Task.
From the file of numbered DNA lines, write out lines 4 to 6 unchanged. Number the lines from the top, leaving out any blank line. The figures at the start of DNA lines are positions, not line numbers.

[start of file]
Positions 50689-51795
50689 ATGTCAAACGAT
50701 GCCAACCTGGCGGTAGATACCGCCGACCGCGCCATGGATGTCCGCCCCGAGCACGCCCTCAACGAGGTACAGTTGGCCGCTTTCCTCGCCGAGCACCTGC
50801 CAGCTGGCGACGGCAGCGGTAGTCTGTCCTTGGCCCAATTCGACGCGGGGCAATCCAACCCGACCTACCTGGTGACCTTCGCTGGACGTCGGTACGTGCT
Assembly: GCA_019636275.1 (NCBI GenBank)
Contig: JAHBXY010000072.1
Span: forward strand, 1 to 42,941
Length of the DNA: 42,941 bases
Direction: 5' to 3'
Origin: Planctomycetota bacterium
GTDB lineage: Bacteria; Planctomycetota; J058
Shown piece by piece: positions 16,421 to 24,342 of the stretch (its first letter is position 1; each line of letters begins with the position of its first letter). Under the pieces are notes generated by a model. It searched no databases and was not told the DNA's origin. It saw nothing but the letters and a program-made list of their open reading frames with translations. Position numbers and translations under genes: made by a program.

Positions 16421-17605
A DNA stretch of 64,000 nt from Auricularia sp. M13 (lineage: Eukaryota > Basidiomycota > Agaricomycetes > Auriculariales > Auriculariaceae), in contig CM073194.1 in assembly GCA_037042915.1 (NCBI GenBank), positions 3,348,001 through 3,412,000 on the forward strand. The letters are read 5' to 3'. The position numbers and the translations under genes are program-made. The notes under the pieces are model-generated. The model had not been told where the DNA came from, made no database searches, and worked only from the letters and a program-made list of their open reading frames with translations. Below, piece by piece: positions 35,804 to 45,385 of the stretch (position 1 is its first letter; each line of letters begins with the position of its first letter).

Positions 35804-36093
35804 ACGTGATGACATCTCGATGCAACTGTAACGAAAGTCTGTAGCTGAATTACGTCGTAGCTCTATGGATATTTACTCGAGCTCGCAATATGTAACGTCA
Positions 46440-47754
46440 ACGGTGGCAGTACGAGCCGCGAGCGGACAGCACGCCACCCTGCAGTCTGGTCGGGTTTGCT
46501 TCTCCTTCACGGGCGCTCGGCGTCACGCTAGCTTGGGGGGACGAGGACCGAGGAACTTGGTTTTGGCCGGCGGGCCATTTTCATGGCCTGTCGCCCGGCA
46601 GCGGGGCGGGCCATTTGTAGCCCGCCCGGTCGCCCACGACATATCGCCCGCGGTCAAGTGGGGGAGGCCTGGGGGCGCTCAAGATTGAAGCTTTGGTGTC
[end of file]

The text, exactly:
50801 CAGCTGGCGACGGCAGCGGTAGTCTGTCCTTGGCCCAATTCGACGCGGGGCAATCCAACCCGACCTACCTGGTGACCTTCGCTGGACGTCGGTACGTGCT
Assembly: GCA_019636275.1 (NCBI GenBank)
Contig: JAHBXY010000072.1